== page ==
Proof can be provided in the form of:

  • Documentation signed by a physician or nurse stating either you received the series three vaccines (must indicate dates of all three immunizations) or stating you've had the diseases
  • Laboratory evidence showing immunity to Hepatitis B
  • Certified High School transcript confirming vaccination

If you cannot provide proof in one of these forms you may get the immunization(s) or get a blood test to see if you have the antibodies to Hepatitis B. Both services are available at the Klotz Student Health Center.

The requirement will be fulfilled only when you complete one of the following:

  • Fill out a CSU Immunization Record. Bring this form and proof of immunization to the Klotz Student Health Center.
  • Fax documentation along with your Student ID number, current address and phone number to: (818) 677-2304 Attention: Health Information Management.
  • Sign a waiver stating that you cannot get the immunization for religious or medical reasons.
  • Mail documentation along with your Student ID number, current address and phone number to:

California State University, Northridge

Klotz Student Health Center
Attn: Health Information Management
18111 Nordhoff Street
Northridge, CA 91330-8270

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Influenza (Flu)

Colds and influenza (flu) are both caused by viruses-but not the same ones. Colds are usually caused by rhino (nose) viruses. The flu is usually caused by influenza viruses. The viruses spread from one person to another in respiratory droplets (such as from coughing and sneezing). Crowded environments like classrooms and living areas can increase your risk of catching a cold or the flu.

The symptoms of colds and flu may be similar. However, cold symptoms are usually milder.

Symptoms Colds Flu
Fever Less common, milder Common
Muscle Aches Mild, infrequent Very common
Fatigue Mild, brief Can be severe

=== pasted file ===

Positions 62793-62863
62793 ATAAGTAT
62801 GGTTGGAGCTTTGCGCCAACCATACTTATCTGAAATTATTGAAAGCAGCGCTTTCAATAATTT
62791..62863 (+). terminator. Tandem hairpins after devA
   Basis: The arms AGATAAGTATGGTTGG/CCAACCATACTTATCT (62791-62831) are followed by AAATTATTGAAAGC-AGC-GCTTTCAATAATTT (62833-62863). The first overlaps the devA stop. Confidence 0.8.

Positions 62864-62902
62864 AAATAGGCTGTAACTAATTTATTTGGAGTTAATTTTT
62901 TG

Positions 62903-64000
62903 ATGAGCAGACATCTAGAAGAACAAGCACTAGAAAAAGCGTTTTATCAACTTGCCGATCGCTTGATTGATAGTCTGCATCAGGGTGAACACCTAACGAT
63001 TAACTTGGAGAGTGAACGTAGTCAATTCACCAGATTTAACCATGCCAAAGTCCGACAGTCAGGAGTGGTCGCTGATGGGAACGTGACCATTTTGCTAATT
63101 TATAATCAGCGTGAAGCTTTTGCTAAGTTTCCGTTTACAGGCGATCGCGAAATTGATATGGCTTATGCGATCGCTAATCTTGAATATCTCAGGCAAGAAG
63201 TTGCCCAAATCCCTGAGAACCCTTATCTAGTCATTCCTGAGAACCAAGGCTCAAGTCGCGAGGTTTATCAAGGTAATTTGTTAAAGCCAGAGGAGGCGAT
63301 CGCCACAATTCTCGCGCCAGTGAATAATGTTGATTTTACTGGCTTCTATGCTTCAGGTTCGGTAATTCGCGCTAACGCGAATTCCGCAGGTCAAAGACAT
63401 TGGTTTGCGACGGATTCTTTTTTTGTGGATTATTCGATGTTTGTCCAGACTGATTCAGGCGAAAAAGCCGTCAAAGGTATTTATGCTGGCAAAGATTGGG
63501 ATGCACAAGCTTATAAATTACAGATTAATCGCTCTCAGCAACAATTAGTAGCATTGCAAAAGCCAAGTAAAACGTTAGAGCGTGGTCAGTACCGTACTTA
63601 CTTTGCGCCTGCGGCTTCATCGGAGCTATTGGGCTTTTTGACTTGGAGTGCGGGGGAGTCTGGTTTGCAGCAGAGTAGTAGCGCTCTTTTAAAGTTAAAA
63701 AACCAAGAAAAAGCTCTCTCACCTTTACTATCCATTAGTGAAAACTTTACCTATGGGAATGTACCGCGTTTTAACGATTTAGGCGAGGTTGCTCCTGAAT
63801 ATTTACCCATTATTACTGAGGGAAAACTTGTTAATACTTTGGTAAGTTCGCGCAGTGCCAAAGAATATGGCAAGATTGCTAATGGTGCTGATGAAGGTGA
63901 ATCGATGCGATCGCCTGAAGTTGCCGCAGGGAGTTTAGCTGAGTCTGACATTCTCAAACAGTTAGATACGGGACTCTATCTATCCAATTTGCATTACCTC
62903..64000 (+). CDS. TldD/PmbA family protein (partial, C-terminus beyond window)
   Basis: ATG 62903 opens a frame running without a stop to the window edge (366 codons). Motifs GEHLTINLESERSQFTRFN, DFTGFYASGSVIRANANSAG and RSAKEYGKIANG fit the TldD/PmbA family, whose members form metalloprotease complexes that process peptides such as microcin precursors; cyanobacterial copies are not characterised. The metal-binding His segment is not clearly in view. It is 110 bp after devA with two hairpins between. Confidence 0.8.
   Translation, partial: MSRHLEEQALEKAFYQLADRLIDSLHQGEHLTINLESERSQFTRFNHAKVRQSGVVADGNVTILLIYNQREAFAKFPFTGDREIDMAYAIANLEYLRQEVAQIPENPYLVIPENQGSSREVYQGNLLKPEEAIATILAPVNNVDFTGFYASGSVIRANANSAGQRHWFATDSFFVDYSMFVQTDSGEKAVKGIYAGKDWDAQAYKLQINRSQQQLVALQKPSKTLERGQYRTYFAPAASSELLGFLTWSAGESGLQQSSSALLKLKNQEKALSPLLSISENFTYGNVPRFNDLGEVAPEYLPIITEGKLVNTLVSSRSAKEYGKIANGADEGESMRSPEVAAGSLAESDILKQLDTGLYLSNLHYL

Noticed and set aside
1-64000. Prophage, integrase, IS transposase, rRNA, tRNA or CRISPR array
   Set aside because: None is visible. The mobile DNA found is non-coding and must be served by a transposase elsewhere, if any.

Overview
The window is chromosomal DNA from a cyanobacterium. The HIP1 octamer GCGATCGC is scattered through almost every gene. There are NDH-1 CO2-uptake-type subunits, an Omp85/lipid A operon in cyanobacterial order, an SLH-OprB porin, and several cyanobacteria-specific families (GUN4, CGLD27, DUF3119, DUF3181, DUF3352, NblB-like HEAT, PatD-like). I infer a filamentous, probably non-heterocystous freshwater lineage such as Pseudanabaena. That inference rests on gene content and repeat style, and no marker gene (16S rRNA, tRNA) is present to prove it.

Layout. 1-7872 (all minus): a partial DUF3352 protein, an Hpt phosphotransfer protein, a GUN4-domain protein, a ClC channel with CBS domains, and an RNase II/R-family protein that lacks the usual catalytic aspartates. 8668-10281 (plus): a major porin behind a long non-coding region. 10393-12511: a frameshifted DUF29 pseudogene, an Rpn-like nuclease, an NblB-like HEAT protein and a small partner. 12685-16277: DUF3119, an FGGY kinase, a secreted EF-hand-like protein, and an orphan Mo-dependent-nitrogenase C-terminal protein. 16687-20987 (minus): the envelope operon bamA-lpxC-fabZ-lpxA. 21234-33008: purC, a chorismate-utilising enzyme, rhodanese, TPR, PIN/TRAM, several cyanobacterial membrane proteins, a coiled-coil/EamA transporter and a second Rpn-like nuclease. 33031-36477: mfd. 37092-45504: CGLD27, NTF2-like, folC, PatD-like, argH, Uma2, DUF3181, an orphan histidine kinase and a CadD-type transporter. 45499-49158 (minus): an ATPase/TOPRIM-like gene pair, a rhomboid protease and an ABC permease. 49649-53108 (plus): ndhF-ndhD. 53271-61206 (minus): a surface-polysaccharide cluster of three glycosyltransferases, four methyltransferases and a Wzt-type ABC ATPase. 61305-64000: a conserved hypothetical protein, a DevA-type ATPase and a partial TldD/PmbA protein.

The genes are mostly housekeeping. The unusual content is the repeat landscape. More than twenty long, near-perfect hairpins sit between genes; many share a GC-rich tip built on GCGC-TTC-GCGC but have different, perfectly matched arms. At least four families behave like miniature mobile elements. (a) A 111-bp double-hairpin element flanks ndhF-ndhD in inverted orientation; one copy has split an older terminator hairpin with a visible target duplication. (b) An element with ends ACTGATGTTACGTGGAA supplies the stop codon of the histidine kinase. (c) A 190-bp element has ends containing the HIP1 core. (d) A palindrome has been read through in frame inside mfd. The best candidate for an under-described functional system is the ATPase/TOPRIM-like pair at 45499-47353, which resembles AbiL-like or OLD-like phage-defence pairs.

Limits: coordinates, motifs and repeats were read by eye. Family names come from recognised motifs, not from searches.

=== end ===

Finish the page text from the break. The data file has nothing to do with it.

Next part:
Nausea, vomiting, diarrhea Uncommon More likely with flu
Congestion, runny nose, sore throat More common with colds Sore throat and/or chest congestion are more common than runny nose.

Check with your health care provider if you have questions about your symptoms, or if your symptoms are getting worse or not getting better. If your symptoms are severe or persistent, or if you have dehydration, difficulty breathing, or chronic health conditions such as heart or lung disease or diabetes, you should see your health care provider.

Antibiotics do not work with viruses, and there are no antiviral medicines that can cure a cold. To help prevent colds, avoid close contact with people who are contagious and wash your hands frequently. Avoid sharing eating utensils, bottles, and cups. Cover your nose and mouth with a tissue when you sneeze or cough and dispose of the tissue in a trash can.

If you are exposed to someone with influenza, antiviral medicines may possibly prevent your catching or, if given within the first 48 hours of illness, reduce the symptoms of flu. Please see your health care provider for advice. If you do get sick, the Klotz Student Health Center Pharmacy has many medicines that can help you feel better. These medicines include fever-fighters and decongestants, and are available without a prescription at low cost.

Theses suggestions may also help protect you from the flu, but another way to protect yourself is to get a flu vaccine each year. Check with your health care provider to see if the influenza vaccine is good for you.

Flu Shots

Flu shots re available seasonally (usually available early to mid-October) for students, faculty, and staff. Information on current vaccine supply and prioritization recommendations is available from the Centers for Disease Control (CDC): The Klotz Student Health Center supports the CDC's recommendations.